The seeds of effective change must be planted by embedding procedural and behavioral changes in an organization long before the initiative is launched.
Too many managers are burned out on strategic change. They have lived through the scenario in which the CEO announces a bold initiative designed to dramatically lift performance. The initiative calls for sweeping changes in the company’s processes, systems and culture; it unfolds with great fanfare and large resource investments. Later, managers look back and wonder what went wrong. Even when there are some short-term gains, it’s common for the organization to slip back into old ways of doing things. Employees typically dismiss the initiative as just another “flavor of the month” exercise.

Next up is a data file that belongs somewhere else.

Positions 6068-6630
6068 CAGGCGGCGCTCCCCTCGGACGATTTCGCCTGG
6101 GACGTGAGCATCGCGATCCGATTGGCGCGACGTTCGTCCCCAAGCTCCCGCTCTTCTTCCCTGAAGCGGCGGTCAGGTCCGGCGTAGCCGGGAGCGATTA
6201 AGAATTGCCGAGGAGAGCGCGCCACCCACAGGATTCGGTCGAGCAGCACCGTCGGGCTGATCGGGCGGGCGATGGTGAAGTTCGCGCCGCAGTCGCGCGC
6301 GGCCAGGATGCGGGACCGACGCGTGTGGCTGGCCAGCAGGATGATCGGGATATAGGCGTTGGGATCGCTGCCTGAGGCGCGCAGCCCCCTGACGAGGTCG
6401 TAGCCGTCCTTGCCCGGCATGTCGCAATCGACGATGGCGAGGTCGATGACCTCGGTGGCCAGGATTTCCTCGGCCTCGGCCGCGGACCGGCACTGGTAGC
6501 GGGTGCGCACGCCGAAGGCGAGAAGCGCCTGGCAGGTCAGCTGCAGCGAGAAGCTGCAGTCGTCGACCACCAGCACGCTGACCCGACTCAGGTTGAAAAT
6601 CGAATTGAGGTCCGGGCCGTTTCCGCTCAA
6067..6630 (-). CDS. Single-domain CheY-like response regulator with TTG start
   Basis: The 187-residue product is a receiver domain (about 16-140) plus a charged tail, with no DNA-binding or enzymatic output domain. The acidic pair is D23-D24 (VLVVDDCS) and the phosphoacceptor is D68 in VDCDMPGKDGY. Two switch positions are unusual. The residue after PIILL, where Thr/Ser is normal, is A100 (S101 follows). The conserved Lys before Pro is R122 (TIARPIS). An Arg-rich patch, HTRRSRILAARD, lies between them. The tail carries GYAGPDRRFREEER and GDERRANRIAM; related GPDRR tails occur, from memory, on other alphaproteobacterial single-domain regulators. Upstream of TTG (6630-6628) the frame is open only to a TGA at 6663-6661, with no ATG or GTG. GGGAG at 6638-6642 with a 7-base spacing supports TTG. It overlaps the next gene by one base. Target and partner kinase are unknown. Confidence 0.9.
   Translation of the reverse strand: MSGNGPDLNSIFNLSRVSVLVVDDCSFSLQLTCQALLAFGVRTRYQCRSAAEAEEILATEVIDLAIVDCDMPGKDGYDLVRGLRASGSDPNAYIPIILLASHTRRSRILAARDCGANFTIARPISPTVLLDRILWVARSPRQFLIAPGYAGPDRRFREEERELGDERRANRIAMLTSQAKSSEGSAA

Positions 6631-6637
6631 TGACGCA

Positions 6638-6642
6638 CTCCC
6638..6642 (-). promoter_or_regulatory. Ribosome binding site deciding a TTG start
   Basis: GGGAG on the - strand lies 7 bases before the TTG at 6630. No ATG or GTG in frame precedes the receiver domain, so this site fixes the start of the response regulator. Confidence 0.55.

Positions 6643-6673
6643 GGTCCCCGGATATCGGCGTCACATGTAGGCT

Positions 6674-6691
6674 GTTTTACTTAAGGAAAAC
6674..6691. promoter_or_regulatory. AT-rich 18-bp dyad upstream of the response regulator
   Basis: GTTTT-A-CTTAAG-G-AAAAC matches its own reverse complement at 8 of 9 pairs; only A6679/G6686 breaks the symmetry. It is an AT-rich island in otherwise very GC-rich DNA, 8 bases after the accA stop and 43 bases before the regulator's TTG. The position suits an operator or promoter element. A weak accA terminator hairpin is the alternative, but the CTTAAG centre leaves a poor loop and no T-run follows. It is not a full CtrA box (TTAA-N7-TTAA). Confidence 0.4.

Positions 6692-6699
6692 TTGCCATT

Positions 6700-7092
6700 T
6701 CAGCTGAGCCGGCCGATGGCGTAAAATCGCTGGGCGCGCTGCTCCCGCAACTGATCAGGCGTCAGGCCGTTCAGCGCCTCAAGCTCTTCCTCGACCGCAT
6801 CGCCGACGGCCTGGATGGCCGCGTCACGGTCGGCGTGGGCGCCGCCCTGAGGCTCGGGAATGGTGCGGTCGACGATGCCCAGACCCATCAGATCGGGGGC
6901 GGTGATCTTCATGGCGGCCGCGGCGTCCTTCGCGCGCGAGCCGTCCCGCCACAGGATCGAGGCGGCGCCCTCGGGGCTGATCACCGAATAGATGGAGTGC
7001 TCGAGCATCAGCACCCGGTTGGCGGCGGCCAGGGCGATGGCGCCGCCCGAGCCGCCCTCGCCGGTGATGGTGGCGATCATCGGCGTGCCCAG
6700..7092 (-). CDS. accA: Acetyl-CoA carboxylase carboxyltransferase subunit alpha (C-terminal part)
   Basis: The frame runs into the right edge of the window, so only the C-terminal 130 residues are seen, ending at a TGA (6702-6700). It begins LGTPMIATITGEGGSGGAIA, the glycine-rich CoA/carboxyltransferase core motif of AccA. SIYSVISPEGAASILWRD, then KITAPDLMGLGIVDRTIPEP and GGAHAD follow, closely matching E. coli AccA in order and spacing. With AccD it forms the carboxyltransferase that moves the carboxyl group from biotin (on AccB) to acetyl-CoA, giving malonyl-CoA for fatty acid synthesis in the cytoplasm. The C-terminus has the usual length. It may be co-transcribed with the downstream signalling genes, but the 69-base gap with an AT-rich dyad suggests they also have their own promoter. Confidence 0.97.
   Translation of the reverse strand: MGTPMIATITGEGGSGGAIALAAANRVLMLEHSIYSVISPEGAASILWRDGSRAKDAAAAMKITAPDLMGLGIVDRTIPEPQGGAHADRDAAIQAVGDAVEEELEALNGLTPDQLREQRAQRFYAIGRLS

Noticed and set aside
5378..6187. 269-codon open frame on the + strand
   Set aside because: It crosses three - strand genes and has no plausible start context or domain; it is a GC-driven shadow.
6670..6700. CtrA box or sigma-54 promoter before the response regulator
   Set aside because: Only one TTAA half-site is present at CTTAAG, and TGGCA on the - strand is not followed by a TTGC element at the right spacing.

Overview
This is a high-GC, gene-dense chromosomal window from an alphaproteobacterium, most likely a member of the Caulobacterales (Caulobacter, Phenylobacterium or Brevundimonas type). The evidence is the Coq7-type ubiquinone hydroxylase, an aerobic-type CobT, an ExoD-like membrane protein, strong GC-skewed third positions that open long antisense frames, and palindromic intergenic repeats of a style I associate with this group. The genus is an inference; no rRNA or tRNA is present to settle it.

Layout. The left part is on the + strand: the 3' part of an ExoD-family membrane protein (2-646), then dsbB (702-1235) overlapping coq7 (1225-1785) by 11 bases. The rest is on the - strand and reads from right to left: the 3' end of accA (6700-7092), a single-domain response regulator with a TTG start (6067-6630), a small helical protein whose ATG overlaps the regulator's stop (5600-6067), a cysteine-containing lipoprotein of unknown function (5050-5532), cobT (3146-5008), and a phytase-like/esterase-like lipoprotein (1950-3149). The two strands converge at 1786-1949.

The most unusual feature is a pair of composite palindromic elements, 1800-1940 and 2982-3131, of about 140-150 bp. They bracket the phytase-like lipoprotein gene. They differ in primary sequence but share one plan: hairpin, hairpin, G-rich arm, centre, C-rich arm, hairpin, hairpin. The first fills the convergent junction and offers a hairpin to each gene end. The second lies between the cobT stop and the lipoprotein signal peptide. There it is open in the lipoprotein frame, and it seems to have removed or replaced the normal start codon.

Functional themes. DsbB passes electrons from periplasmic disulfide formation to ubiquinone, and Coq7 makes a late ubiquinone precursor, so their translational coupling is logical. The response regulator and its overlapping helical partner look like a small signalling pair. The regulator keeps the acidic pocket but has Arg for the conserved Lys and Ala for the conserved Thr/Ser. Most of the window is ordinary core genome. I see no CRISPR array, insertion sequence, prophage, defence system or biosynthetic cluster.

This article argues for a system that enables change initiatives to stick. The authors use a detailed case study (a large clothing retailer disguised as “Apparelizm Corp.”) to demonstrate what it takes to produce sustainable changes in processes, behavior or performance. The study uncovered four critical processes — chartering, learning, mobilizing and realigning — that pave the way for successful institutionalization of a strategic change initiative. The elements rely much more on an understanding of the mix of task-related, emotional and behavioral factors than is fashionable in today’s metrics-driven environment.
The article also highlights the study’s divergence from conventional wisdom about programmatic change. Whereas most prior research has emphasized early articulation of a sense of urgency, the authors found that managers need to set in motion a series of processes right at the start if widespread changes are to stick. They must reshape the organizational structure, demonstrate that processes are fair and legitimate, and employ a range of open approaches to engage people’s emotions if they want strategic initiatives to become more than the latest flavor of the month.